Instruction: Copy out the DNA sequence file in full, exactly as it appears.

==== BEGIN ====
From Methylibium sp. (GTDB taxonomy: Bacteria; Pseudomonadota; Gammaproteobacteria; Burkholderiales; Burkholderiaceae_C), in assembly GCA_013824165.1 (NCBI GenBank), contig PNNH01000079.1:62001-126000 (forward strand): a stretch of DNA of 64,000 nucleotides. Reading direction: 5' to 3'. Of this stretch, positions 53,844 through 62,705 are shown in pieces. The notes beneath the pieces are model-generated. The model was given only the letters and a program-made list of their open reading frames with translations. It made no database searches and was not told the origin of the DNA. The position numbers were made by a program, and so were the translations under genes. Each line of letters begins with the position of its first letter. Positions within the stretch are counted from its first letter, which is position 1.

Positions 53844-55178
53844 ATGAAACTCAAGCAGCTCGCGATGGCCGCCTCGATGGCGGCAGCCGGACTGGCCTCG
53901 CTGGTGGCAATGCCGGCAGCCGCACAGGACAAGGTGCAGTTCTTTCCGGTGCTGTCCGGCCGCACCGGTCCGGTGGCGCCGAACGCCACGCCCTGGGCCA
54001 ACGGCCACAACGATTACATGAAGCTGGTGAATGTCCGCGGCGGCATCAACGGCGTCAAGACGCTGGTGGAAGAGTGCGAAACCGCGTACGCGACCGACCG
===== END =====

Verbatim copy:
From Methylibium sp. (GTDB taxonomy: Bacteria; Pseudomonadota; Gammaproteobacteria; Burkholderiales; Burkholderiaceae_C), in assembly GCA_013824165.1 (NCBI GenBank), contig PNNH01000079.1:62001-126000 (forward strand): a stretch of DNA of 64,000 nucleotides. Reading direction: 5' to 3'. Of this stretch, positions 53,844 through 62,705 are shown in pieces. The notes beneath the pieces are model-generated. The model was given only the letters and a program-made list of their open reading frames with translations. It made no database searches and was not told the origin of the DNA. The position numbers were made by a program, and so were the translations under genes. Each line of letters begins with the position of its first letter. Positions within the stretch are counted from its first letter, which is position 1.

Positions 53844-55178
53844 ATGAAACTCAAGCAGCTCGCGATGGCCGCCTCGATGGCGGCAGCCGGACTGGCCTCG
53901 CTGGTGGCAATGCCGGCAGCCGCACAGGACAAGGTGCAGTTCTTTCCGGTGCTGTCCGGCCGCACCGGTCCGGTGGCGCCGAACGCCACGCCCTGGGCCA
54001 ACGGCCACAACGATTACATGAAGCTGGTGAATGTCCGCGGCGGCATCAACGGCGTCAAGACGCTGGTGGAAGAGTGCGAAACCGCGTACGCGACCGACCG